Punjab elections: Border state braces for close fight in a 5-cornered contest
Battle lines have been clearly drawn for a no-holds-barred five-cornered election contest in Punjab, in which there are no clear favourites.
For a state known for its two-horse electoral race for nearly seven decades,21.1 million voters in Punjab will be spoilt for choice like never before when they exercise their franchise on February 14.
Battle lines have been clearly drawn for a no-holds-barred five-cornered contest , in which there are no clear favourites. Six weeks before the D-day, the electoral landscape is still bereft of a discernible groundswell for or against any of the key players. Yet, straws in the wind are not lost on political pundits who read them as signs of yearning for change.
What is clear is that the border state is bracing for one of the most closely fought contests in the 16th Vidhan Sabha since 1966, when the state’s geographical and political map was last redrawn after reorganization.
In the fray for 117 seats are three solo parties – the ruling Congress, the Aam Aadmi Party and the Sanyukt Samaj Morcha, and two alliances, the Shiromani Akali Dal-Bahujan Samaj Party (SAD-BSP) and the Bharatiya Janata Party-Punjab Lok Congress (BJP-PLC).
The multiplicity of players has challenged the dominance of the two traditional rivals, the Congress and the SAD, which have ruled the state by turns all these years. A resurgent AAP and an ambitious BJP, contesting all seats for the first time in last 24 years have altered the poll dynamics.
Then there are the farmer organisations, triumphant after the repeal of three farm laws, and which have thrown their hat in the ring under an umbrella grouping of Samyukt Samaj Morcha – a wild card that may cut into the peasantry support base of Akalis and Congress in 55 predominantly rural segments.
The Congress, which coasted to an unprecedented landslide win of two-thirds majority in 2017, is finding the going tough, weighed down as much by anti-incumbency as by internal squabbles. Clouding the party’s bid for second coming is an open duel for chief ministerial face.
The party high command’s hint that it would contest elections under a collective leadership hasn’t stopped a mercurial state Congress chief Navjot Singh Sidhu from upping the ante on his barely masked ambition of being chief minister.
Sidhu’s hardball tactics hardly sits well with the party’s electoral calculations hinged on Charanjit Singh Channi’s elevation as the first scheduled caste chief minister of a state with 32% SC population, the highest in the country. The Congress sees Channi as a trump card to garner a big chunk of SC votes that could turn its electoral fortunes in at least 40 constituencies, mostly in the Doaba region.
But, the Channi-Sidhu tussle, set to sharpen over ticketing, may play spoilsport. “Only the Congress can defeat the Congress,” said Sidhu, alluding to intraparty feud that may escalate in case he is not allowed his way.
Things do not look particulary rosy for other traditional player, SAD, which created history with two successive wins and ruled for 10 years till 2017, when it suffered its worst-ever electoral defeat and was relegated to third position in the Vidhan Sabha, with the AAP’s emergence as the principal opposition party.
Hobbled by the rupture of its 24-year-old alliance with the BJP, the party is still battling the blowback of long-simmering sacrilege and drugs issues that have dented its core constituency among the Sikhs. To add to its woes, the farmers’ ferment has also unsettled its rural base.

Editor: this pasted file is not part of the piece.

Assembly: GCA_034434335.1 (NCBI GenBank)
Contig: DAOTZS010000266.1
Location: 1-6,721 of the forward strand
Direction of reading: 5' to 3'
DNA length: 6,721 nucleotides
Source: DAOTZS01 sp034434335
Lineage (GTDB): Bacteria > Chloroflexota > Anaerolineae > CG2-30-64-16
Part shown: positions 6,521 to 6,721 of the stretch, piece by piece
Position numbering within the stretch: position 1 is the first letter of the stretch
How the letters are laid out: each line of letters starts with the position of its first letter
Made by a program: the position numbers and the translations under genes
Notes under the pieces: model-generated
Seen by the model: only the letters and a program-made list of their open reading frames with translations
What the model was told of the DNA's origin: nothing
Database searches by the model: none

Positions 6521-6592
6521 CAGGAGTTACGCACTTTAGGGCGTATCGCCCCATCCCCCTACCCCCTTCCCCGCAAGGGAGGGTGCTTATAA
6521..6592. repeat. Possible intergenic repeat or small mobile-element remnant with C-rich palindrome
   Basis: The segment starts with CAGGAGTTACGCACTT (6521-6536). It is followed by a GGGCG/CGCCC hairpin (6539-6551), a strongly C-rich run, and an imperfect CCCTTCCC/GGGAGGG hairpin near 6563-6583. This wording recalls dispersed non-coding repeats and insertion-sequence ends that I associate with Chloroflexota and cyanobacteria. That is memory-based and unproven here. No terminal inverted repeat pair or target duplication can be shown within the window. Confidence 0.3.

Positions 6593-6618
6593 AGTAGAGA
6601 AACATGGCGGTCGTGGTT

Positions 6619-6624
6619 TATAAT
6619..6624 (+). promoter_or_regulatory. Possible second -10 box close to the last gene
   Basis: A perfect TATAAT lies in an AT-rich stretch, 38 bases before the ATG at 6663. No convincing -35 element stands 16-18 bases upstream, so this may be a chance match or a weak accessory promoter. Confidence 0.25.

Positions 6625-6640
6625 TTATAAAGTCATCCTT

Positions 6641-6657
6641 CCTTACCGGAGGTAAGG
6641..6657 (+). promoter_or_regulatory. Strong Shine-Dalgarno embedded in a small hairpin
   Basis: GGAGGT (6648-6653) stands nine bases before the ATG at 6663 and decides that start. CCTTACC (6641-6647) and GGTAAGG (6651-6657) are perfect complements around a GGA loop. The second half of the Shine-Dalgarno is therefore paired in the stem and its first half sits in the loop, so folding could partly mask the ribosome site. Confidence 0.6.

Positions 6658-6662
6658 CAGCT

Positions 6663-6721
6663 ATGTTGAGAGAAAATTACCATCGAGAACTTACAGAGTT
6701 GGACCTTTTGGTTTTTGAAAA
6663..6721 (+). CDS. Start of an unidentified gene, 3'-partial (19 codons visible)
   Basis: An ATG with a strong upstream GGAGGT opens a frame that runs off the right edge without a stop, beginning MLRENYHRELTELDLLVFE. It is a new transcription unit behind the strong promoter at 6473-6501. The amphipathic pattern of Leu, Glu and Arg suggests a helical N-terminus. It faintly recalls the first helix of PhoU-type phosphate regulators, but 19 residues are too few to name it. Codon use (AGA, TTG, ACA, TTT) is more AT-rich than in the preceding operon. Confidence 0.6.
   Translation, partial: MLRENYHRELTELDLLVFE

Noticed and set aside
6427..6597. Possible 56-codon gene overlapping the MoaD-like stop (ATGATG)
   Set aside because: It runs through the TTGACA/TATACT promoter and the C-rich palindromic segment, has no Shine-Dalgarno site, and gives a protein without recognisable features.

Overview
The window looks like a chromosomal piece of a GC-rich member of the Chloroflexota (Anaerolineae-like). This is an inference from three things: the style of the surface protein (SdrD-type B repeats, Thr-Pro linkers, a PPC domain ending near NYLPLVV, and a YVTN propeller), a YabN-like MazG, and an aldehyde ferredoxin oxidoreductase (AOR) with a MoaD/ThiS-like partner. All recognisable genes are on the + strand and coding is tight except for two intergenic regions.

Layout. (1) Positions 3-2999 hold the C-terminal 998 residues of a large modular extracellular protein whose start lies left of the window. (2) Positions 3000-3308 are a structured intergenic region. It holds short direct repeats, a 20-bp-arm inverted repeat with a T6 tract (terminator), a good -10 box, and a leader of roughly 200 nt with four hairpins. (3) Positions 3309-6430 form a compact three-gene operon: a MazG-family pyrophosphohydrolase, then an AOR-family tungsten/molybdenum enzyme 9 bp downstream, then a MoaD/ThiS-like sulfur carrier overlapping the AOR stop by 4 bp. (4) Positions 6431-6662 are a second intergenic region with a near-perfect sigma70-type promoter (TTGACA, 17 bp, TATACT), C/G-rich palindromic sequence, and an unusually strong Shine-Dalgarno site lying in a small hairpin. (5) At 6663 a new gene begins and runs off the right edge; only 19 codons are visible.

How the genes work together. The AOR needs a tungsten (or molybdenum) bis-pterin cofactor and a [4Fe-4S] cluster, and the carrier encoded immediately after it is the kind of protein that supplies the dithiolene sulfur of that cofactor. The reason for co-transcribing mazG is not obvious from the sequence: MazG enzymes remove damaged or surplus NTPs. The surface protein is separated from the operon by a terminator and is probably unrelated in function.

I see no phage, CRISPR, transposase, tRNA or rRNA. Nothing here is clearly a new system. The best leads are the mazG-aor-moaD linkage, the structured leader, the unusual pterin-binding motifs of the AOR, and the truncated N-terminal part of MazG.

The SAD’s pre-poll pact with BSP has been overshadowed by Channi’s newfound resonance among the SCs and is unlikely to pay the dividends that it expected from the formation, analysts say
Not surprisingly, the Akalis have reverted to their tested panthic pitch. It explains an unusual exhortation recently by Akal Takht head priest, an appointee of SAD-controlled Shiromani Gurdwara Parbandhak Committee ( SGPC) to the Sikh community to support their party.
It is also counting on an aggressive campaign, spearheaded by Sukhbir Singh Badal, and enthusiastic cadres on the ground. The upcoming elections will the litmus test for Sukhbir Singh Badal, the first dynast in the 100-year-old party, as heir to his father, Akali stalwart Parkash Singh Badal.
Of all the parties, it is AAP that has an edge in the perception game. With its populist promises of ₹1,000 monthly cash transfer to women, free power and Delhi model of governance focused on quality education and health care, it has been getting traction despite the absence of a vibrant organizational structure at grassroots.
“AAP represents an idea of change, which is apparently striking a chord in Punjab, where a yearning for change has been simmering for a while now,” said Ashutosh Sharma, professor of political science at Panjab University, Chandigarh. “Punjabis are by nature adventurous and may see in AAP an alternative to traditional parties.”
No wonder AAP has painted the Punjab walls with its catchy war cry Ek mauka AAP nu ( One chance to AAP). The party’s spectacular performance last month in the Chandigarh municipal polls, where it emerged as the single largest party in its maiden outing, has warmed its cockles. “Chandigarh is a trailer to things to come in Punjab,” said the party’s Punjab co-in-charge Raghav Chadha.
Though all main parties are vying with each other on populist promises, the unprecedented breach in Prime Minister Narendra Modi’s security during his Punjab trip this week has led to a sudden shift in the political narrative. The BJP-PLC alliance has gone after the Channi government on the security issue, which may resonate with its core urban Hindu vote bank.
Punjab is clearly at an inflection point in its electoral history. This Valentine’s Day will decide which contestant gets its restive electorate’s hearty mandate.